Kingpin (1996)

Kingpin (1996)
  • Time: 113 min
  • Genre: Comedy | Sport
  • Directors: Bobby Farrelly, Peter Farrelly
  • Cast: Woody Harrelson, Randy Quaid, Bill Murray


Roy Munson was the state bowling champion in 1979. Unfortunately, soon after he earned that honor, his hand was removed after trying to cheat the wrong guys. For the last 17 years he has been living a very unhappy life selling bowling equipment, with a rubber hand. And now he meets Ishmael, a young Amish man who is a natural born bowler. After convincing Ishmael to come with him and use his talents to win money on the professional bowling circuit to help save his family’s farm, the two head out and start winning tournaments. A crude, yet funny, comedy which switches gears about three fourths of the way through and becomes much more serious. Includes a cameo appearance by Blues Traveler during the ending credit sequence.

One comment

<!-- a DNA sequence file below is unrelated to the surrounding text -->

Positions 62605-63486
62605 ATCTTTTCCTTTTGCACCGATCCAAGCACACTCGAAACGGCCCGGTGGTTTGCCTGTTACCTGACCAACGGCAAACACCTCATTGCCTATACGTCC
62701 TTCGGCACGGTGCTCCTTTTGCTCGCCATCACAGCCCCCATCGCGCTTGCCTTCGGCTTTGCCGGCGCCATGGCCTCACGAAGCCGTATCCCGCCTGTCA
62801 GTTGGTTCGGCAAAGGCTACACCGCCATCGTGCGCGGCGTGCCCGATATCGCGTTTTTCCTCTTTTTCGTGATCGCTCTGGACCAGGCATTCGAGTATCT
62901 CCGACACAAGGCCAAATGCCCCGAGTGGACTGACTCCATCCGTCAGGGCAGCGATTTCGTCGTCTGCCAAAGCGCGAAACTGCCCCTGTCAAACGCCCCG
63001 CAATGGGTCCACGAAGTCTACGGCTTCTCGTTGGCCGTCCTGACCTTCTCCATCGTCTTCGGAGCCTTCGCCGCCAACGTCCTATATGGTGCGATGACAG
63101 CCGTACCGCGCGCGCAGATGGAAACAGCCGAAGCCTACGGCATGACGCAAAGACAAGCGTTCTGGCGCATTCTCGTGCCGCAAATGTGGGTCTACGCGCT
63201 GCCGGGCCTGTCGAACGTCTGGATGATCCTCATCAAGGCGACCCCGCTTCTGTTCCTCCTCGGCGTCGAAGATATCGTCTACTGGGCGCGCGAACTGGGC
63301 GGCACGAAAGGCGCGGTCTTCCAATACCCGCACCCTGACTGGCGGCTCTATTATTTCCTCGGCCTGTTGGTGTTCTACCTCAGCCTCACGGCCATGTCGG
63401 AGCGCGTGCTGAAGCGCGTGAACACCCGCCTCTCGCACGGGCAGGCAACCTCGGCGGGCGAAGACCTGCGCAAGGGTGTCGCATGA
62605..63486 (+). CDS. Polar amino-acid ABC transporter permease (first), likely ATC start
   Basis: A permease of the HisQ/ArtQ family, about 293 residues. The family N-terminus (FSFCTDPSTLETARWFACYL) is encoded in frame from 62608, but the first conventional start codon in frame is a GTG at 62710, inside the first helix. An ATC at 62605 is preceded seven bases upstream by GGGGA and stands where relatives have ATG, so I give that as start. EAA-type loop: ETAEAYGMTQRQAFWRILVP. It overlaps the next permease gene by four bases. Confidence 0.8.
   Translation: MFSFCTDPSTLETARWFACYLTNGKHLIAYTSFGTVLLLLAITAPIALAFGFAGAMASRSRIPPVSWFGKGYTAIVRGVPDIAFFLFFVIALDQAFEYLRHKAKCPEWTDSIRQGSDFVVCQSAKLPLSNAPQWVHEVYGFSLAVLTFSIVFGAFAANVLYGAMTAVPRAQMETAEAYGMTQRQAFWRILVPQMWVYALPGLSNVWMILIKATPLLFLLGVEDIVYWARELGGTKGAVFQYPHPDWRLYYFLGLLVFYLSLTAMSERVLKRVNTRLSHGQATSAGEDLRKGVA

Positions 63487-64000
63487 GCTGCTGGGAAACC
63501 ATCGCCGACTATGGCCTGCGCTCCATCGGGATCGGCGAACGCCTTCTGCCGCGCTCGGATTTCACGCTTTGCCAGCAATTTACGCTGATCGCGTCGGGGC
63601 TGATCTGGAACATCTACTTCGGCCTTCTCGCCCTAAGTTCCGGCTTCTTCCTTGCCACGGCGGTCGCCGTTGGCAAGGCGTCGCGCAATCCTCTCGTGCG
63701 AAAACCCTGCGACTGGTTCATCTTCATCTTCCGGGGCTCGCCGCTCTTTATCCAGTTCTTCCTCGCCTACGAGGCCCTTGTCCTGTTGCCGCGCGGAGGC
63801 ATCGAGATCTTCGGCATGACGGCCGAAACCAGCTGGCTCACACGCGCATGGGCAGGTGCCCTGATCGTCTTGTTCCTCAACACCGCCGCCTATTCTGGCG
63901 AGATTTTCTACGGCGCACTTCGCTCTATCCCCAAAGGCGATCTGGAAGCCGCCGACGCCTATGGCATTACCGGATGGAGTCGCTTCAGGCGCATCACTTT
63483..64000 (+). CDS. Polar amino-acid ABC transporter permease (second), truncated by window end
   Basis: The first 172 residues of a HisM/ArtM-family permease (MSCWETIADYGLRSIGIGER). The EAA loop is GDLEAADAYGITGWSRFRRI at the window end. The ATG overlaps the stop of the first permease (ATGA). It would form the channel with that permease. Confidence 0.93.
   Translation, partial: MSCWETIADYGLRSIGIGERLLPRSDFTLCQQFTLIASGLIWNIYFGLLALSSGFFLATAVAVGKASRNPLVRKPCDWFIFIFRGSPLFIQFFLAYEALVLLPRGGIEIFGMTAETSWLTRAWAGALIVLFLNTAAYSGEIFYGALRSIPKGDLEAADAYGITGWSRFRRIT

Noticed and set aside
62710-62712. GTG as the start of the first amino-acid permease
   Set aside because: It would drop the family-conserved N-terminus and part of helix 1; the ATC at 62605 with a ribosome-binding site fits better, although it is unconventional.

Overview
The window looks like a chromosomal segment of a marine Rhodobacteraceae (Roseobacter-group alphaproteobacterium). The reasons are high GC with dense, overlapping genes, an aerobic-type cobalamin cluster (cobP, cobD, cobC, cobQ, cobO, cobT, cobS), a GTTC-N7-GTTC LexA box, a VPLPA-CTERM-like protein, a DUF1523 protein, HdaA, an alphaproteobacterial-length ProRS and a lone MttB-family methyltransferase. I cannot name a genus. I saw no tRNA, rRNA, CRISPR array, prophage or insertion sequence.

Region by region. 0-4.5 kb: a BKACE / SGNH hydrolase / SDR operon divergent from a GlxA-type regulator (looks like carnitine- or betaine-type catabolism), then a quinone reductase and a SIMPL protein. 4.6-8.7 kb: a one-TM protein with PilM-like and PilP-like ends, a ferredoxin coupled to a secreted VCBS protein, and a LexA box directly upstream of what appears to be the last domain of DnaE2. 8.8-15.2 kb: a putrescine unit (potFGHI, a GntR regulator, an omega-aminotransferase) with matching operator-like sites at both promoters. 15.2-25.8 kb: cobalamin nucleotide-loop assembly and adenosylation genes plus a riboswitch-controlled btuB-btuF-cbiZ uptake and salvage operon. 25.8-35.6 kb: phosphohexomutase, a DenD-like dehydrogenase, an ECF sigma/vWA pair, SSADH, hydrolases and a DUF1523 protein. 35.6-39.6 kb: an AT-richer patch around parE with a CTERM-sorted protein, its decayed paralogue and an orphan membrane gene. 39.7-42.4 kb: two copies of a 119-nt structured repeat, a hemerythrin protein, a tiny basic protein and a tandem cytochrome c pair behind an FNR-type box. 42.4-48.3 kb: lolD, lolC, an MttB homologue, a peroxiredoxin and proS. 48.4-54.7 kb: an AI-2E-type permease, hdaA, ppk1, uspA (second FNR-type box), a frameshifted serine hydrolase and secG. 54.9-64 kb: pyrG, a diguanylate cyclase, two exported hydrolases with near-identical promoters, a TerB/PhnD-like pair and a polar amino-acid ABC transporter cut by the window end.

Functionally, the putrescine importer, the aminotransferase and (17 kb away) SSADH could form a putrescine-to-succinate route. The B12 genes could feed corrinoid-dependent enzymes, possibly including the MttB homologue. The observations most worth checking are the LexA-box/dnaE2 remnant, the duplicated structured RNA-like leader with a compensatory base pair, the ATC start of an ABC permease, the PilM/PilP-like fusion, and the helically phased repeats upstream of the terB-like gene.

• What a strange comedy this turned out to be. Of course, that’s not a shock considering you have Woody Harrelson, Randy Quaid and Bill Murray starring. Now there’s a stable, conservative trio!!

    This actually has some very funny moments. At first I was afraid it was going to be too irreverent to the Amish – and there definitely was some of that with Quaid’s character, who is made to look like a total dimwit, who has no knowledge of the Bible and is easily led – NO characteristics of an Amish person, BUT the film really isn’t mean-spirited and it does show respect for the Amish in a number of scenes. However, it’s still very much a sleazy film and the writers wouldn’t have done this with any other non-Christian character.

    All the characters in here, including the profane female lead played by Vanessa Angel (who?), are fun to watch. The most outrageous, in a minor role, is the female landlord who has to be seen to be believed.

    Bowlers will especially like this film since a good part of it centers around that. A number of PBA members put it cameo performances. One scene, with the fake hand attached to the bowling ball as it returns from the ball rack had me almost in tears laughing, for some reason. Murray’s take on the flamboyant bowler (and there have been a few over the years on the Pro Bowlers Tour) is hilarious.

    Crude, but a funny film for the most part.

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